What’s An Author To Do? by John Lindermuth

“There are three rules for writing a novel. Unfortunately, no one knows what they are.” W. Somerset Maugham

Maugham’s famous axiom might equally be applied to the task of selling that novel. We hear plenty of suggestions. but no one can say for certain what works for one will do the same for all. In the ‘old days’, which really weren’t that long ago, writers wrote books and publishers sold them.

With many more books being produced these days, things have drastically changed. Writers are now required to do much more in the way of marketing. In the past, the publisher set up an advertising budget and solicited bookstores (where most of the selling occurred) and reviews. A writer, especially one with a following (brand), might be called on to do signings at a selection of stores or do interviews.

Publishers still do advertise, solicit in certain venues and seek reviews. But they also expect the writer to publicize the product and seek sales and reviews. With all the competition, a writer must assume the extra hat of salesperson/promoter if the book is to be noticed.

How you undertake the task depends on your personality and situation. Probably a majority of sales today are made through on line promotion. But what I want to talk about today is in person promotion on your own stamping grounds.

For instance, on a personal basis, I live in an area where the closest bookstores are 60 miles away. I will, and have, traveled that distance to do a presentation/signing. But if you aren’t well known in that vicinity, results can be a crapshoot. For that reason, I prefer to seek audiences in other venues. Area libraries have been a good market for me. If you visit in person and talk to the librarian you’ll do better than by simply sending an email or a promo packet. I’ve found most libraries (particularly smaller ones) eager to help, some even taking on the task of advertising an event.  Another tip–it doesn’t hurt to ask friends and family to recommend or request your book at their local libraries.

I’m librarian of my county historical society and my books are displayed and offered for sale there, too. I’ve made friends/fans of many patrons who come in to do genealogy or research and become customers.

Libraries aren’t the only venues. Think big. Approach all kinds of small shops to see if they’ll consider carrying your books. Some will buy outright at a discounted price, others will take them for a trial period on consignment (offer a third of the retail price). My non-fiction regional history has been a steady seller in a specialty shop that’s only open for the Christmas period. I’ve also sold through a local restaurant and a used bookstore operated by a university.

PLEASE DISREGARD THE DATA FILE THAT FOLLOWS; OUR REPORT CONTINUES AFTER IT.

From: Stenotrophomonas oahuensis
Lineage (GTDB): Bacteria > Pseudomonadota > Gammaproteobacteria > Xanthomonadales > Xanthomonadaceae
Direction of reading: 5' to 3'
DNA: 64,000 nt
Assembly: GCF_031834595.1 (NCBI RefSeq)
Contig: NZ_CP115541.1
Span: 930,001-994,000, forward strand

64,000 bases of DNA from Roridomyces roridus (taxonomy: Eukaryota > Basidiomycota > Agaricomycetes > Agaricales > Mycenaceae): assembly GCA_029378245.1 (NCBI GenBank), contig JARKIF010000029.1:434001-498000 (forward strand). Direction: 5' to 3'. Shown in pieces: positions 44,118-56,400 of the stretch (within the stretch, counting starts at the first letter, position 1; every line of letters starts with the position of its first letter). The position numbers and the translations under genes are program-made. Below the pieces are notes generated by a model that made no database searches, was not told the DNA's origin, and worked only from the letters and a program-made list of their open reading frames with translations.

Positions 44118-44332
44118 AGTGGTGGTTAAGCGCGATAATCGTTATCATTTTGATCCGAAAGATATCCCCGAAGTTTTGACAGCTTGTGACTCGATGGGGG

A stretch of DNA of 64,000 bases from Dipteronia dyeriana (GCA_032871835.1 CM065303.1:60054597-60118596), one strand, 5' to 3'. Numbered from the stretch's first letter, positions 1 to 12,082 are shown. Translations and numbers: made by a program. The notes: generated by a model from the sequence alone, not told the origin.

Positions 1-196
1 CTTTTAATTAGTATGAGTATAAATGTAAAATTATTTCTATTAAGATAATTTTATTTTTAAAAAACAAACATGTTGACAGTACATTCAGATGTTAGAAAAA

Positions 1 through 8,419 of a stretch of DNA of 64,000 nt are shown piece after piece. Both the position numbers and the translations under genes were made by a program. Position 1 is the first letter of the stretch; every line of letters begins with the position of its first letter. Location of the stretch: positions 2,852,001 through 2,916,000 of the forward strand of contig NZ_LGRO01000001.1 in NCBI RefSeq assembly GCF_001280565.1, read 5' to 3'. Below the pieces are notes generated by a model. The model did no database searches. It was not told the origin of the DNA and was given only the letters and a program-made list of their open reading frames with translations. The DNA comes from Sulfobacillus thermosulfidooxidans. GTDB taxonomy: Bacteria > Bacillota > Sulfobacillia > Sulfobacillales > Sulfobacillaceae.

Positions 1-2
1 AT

Most writers are introverts and that can be trying. Many clubs and organizations will respond to offers of a speaking gig (some will even pay you). I’m not really comfortable getting up in front of a big audience, so I haven’t done as much of this as I should. It can pay big dividends, though.

Most important–get your name known in your area as a writer. I do a weekly history column for the local newspaper. I get paid for the column and the newspaper always publicizes my new books (Writing articles for magazines can also help make your name known to a wider audience).

Always carry books with you in the trunk of your vehicle. You never know where you might run into someone who will buy a book. And never go anywhere without business cards or other promotional material to hand out to people you come in contact with. Even people who aren’t readers seem to enjoy meeting a ‘real’ writer. They might not buy a book, but they might hand your card on to someone who will.

My latest novel is Geronimo Must Die, a Western and also a mystery. Here’s the blurb:

Geronimo and rascally half-breed Indian scout Mickey Free have never been friends.

Yet, Mickey has already saved Geronimo’s life twice (without acknowledgement) and is the only one who can keep the great Apache leader out of the sniper’s sights now. The sniper has already murdered several tribal leaders and Mickey believes it’s all a plot to prompt a great runaway from the hated San Carlos reservation.